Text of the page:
RECAP AND REVIEW: 83 Weeks on Eric Bischoff in the AWA – how Ninja Star Wars got him into the business, his first meeting with Verne Gagne, why he once challenged DDP to a fight, the troubled last days of the company

83 Weeks – AWA

Release Date: November 26, 2018

Running time: 2:12

Recap by: Joe Aguinaldo



On today’s podcast, Conrad and Eric cover the AWA.

Moving to Minneapolis

  • Eric moved to Minneapolis when he was 14. At the time he didn’t have any friends and was a bit of a loner
  • As a kid, he watched wrestling in Pittsburgh and Detroit. When he moved to Minneapolis he became a fan of the AWA.
  • His favorite performers at the time were Ivan Putski (although he doesn’t know why), Crusher, Mad Dog Vachon, Superstar Billy Graham, Wahoo McDaniel, and Dusty Rhodes

Meeting Verne Gagne For The First Time

  • Verne Gagne was the patriarch of the AWA. Eric first met Verne at a high school wrestling event in  Mound, Minnesota which is where Verne lived.
  • Verne was a big supporter of amateur wrestling and regional tournaments and came to the tournament to meet the high school wrestlers.

How Eric Got Into The AWA

  • Eric and Sonny Ono had developed a game called ‘Ninja Star Wars’ and produced about 5,000 of them. However, they discovered they couldn’t sell them the way they had planned so Eric looked up Verne Gagne in the phone book, gave him a call ,and got a meeting with him a few days later.
  • During a break at work, Eric went home and turned on the TV to watch the AWA on ESPN. He saw a commercial for Suzanne Somers’ thighmaster which was being sold by calling a 1-800 number, placing the order and getting it shipped to the buyer.
  • Eric thought he might be able to sell the Ninja Star Wars game using the same method on Verne’s TV show
  • When Eric met Verne, he was not aware that many of the territories were in trouble due to Vince’s expansion. The AWA offices were impressive.
  • During the meeting, he brought a few of the games with him. Wahoo McDaniel, Ray Stevens and a bunch of office staff were there and he demo’d the game for them. Everyone got a kick out of trying the game and Verne agreed to sell them on his TV.
  • Eric would manufacture the games and produce a 30 second commercial. Verne would air the commercial, Eric would do the order fulfillment and they would split the profit 50/50.
  • This was Eric’s first foray into the direct sales business. He sold a ton of games but the returns are what ate into his profits. It wasn’t something he anticipated.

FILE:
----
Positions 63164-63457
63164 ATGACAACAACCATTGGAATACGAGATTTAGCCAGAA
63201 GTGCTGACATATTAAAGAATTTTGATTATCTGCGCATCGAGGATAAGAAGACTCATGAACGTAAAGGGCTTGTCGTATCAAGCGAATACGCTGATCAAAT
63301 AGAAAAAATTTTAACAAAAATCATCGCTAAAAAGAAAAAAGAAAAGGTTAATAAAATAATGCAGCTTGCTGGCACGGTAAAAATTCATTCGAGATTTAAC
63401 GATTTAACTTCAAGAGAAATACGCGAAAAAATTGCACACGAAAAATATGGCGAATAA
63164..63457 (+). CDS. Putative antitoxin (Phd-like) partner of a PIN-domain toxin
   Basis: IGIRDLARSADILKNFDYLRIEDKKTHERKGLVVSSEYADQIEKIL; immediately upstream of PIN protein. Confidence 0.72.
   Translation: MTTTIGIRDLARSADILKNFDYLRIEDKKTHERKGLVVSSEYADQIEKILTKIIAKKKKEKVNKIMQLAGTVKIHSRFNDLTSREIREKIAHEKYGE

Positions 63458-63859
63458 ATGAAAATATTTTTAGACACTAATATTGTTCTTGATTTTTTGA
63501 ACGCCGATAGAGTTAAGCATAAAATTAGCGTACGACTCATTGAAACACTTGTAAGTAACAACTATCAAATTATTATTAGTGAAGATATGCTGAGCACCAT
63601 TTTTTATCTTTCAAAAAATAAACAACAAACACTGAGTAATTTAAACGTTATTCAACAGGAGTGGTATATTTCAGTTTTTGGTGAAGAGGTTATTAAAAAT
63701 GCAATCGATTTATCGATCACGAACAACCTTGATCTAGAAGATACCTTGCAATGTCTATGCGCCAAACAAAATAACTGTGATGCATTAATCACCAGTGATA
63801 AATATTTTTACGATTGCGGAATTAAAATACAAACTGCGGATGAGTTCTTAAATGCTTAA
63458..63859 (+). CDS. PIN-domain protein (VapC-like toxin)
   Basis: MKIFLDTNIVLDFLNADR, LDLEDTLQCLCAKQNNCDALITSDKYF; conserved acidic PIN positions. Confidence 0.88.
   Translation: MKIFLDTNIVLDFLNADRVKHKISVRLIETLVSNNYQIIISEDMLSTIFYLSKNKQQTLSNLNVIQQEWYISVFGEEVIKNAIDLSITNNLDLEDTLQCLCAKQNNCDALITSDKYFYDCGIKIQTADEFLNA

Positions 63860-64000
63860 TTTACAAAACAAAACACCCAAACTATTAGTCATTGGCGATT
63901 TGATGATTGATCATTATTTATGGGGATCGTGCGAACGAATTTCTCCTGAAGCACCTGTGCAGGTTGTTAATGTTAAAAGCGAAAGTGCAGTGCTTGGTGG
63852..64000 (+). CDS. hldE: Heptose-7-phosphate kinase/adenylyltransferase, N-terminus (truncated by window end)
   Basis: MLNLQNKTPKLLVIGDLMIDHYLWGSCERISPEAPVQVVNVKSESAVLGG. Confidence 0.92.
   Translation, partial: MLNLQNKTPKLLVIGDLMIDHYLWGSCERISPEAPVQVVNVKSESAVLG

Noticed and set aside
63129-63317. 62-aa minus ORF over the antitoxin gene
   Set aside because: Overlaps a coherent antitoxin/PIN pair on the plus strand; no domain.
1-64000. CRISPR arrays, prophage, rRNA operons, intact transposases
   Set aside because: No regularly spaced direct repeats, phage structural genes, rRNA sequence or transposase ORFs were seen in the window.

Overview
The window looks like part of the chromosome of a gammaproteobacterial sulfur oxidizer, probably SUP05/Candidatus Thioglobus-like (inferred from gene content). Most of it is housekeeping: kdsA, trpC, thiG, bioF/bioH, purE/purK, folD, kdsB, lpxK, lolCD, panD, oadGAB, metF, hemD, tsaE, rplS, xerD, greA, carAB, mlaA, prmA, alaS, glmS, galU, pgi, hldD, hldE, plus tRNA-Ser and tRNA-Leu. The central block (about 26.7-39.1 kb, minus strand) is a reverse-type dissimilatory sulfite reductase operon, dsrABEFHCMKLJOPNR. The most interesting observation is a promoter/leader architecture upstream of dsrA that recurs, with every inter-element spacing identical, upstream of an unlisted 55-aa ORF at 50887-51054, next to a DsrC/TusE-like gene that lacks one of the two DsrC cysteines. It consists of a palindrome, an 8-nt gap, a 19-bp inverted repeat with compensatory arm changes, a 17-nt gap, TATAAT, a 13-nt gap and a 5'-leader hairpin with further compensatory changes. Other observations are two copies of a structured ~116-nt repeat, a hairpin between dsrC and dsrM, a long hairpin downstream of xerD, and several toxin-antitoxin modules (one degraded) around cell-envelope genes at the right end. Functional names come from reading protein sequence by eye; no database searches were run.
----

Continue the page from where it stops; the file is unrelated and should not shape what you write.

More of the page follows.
Getting Hired By The AWA

  • There was a person by the name of Mike Shields who had previously worked for Jerry Jarrett (well, you know). He was like an operations manager but also managed the sales and syndication side of the business.
  • Mike recognized Eric as a hustler and a salesperson and needed someone to sell syndication. They offered Eric a job in syndication sales even though Eric didn’t know what syndication was.
  • Eric’s focus was taking the AWA show and selling it to local television stations. It wasn’t that hard of a sell in the upper midwest who were familiar with the AWA product.
  • Eric says he was 60 to 70% of the time. When he started there were 32 stations carrying the AWA product and 6 months later he had it up to 75 or 80 stations.
  • A year later, Mike Shields asked if Eric would like to go to Las Vegas to watch how they did a show.
  • This was all new to Eric as he wasn’t involved in producing TV or the creative process. He was excited to see how this worked.
  • At this point, Eric didn’t get to see how the TV was laid out or how the creative process worked but he did get to see the production truck and was fascinated by Mike Shield calling the camera shots.

Getting In Front Of The Camera

  • Eric never planned on getting a job in the AWA, it just happened. The same is true for him getting on camera.
  • Eric always had a sport coat, shirt and tie in his office in case he needed to go on a client call.
  • Back then, Verne made 60 to 70% of his revenue from live events around the territory which he would promote on his TV show. Part of promoting the towns was having the talent come to TV and cut promos for the local market.
  • During one of the market specific promos, they asked Eric to put on his sport coat and tie and come to the back. The normal stickman (Larry Nelson) had been arrested for a DUI and they wanted Eric to do the interviews with the wrestlers.

  • Eric had never done this before and when it was over, he couldn’t wait to take off his tie and go back to his office. He never wanted to set foot in front of the camera again.
  • The AWA tried to find another stickman, however, Verne didn’t have many resources. He was borrowing money against his property to keep the AWA afloat which Eric didn’t know. The AWA didn’t have enough money to hire anybody.